The Lion King (1994 - 2019)
Lachlan's Top 10 Movies of 2017 - mentioned briefly.
Far from being a standard sci-fi film, Looper explores some pretty deep morality and succeeds as a human drama, albeit with time travel and some excellent action scenes.
Marvel Cinematic Universe (2008 - present)
I have a taste for comic book movies which doesn't have a corresponding taste in comics - I like them occasionally but I've never been crazy about them. The series I have followed most closely is the MCU. What Marvel set out to do in 2008, a large interconnected universe of films with intertwined plotlines, had never been done before, and still has yet to be imitated in any proper sense. The MCU had its ups and downs at first, but it hasn't really had any terrible misfires, and most of the movies are at least quite good.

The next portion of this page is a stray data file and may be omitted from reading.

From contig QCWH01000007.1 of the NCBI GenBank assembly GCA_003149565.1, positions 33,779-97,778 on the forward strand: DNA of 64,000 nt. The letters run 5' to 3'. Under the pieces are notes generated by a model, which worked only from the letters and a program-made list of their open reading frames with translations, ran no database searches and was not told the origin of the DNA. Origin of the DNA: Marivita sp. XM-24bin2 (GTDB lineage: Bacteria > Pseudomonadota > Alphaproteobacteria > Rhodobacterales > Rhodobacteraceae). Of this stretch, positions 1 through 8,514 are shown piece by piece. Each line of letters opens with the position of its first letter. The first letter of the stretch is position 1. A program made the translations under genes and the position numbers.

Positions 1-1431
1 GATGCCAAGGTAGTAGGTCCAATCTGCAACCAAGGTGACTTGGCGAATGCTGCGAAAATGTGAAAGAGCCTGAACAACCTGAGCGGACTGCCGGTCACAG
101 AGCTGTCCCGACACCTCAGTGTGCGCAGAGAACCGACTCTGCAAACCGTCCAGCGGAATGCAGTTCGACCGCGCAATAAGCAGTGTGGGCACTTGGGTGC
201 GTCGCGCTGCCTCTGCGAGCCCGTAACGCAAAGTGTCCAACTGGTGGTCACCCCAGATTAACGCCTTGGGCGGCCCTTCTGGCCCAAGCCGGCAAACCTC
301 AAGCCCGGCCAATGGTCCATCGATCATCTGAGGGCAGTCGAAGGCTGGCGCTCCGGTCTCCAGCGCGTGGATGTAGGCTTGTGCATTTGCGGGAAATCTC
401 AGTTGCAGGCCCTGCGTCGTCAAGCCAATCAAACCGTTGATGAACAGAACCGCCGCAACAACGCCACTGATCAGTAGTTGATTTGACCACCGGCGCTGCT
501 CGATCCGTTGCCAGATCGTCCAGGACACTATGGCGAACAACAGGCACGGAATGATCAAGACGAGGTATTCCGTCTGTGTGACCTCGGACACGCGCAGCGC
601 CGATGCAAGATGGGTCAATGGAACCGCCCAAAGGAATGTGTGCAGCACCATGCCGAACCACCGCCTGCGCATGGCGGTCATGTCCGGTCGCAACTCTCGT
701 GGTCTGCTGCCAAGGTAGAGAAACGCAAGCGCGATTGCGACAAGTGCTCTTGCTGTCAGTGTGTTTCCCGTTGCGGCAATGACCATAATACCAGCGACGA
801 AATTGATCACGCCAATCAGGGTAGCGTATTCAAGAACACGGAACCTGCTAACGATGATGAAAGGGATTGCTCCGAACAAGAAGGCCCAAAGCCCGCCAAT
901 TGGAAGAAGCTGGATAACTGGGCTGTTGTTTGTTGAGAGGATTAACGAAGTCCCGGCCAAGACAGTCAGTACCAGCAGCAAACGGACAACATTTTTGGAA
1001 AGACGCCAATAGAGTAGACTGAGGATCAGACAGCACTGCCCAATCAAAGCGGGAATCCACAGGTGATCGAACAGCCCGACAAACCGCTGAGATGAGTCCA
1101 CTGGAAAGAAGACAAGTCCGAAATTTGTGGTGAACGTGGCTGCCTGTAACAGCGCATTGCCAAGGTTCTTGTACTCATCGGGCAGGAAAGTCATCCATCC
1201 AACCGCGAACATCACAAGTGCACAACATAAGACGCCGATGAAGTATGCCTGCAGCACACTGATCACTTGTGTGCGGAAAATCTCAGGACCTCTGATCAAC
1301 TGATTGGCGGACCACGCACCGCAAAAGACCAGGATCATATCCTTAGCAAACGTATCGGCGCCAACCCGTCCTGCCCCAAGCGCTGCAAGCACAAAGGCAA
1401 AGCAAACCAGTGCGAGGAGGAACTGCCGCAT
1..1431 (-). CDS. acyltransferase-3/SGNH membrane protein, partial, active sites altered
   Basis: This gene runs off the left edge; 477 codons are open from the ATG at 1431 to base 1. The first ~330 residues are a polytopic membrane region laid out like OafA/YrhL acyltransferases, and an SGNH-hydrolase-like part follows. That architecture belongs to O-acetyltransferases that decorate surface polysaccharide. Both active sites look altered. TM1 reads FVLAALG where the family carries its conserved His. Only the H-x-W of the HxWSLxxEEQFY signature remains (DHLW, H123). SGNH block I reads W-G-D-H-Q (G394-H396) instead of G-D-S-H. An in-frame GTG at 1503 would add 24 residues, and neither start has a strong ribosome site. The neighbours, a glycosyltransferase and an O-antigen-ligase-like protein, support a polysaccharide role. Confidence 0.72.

A Corner of Australia: Road Trip February ‘18 - mentioned very briefly.
Pirates of the Caribbean (2003)
Lachlan's Top 10 Movies of 2017 - the fifth one is mentioned specifically in the context of how it’s definitely not one of my top movies of 2017.
Planet of the Apes (1968 - present)
Which Nintendo characters would burn in holy water? A comprehensive study - mentioned briefly
Lachlan's Top 10 Movies of 2017 - honourable mention for War for the Planet of the Apes.
Rear Window (1954)
One of two Hitchcock movies I've seen and the only one I've enjoyed, Rear Window is a fun thriller with a surprising number of layers (visible to me only because I studied it twice in high school).
Private Display - A quote from the film was the stimulus for this story.
Saving Private Ryan (1998)
Lachlan's Top 10 Movies of 2017 - mentioned briefly in comparison with Dunkirk,
Star Trek (2009)
Star Wars (1977 - present)
If you're reading this, you probably know what Star Wars is. The original trilogy is a classic, while my feelings on the prequels are a mix of nostalgia (since they came out during my childhood and I adored them) and retrospective cringe. The ones since Force Awakens are pretty good so far, especially Last Jedi.
Terminator (1985 - 2015)
The first two films are classics; Terminator 3 is passable; skip Salvation and Genesys if you can help it.
Toy Story (1995 - present)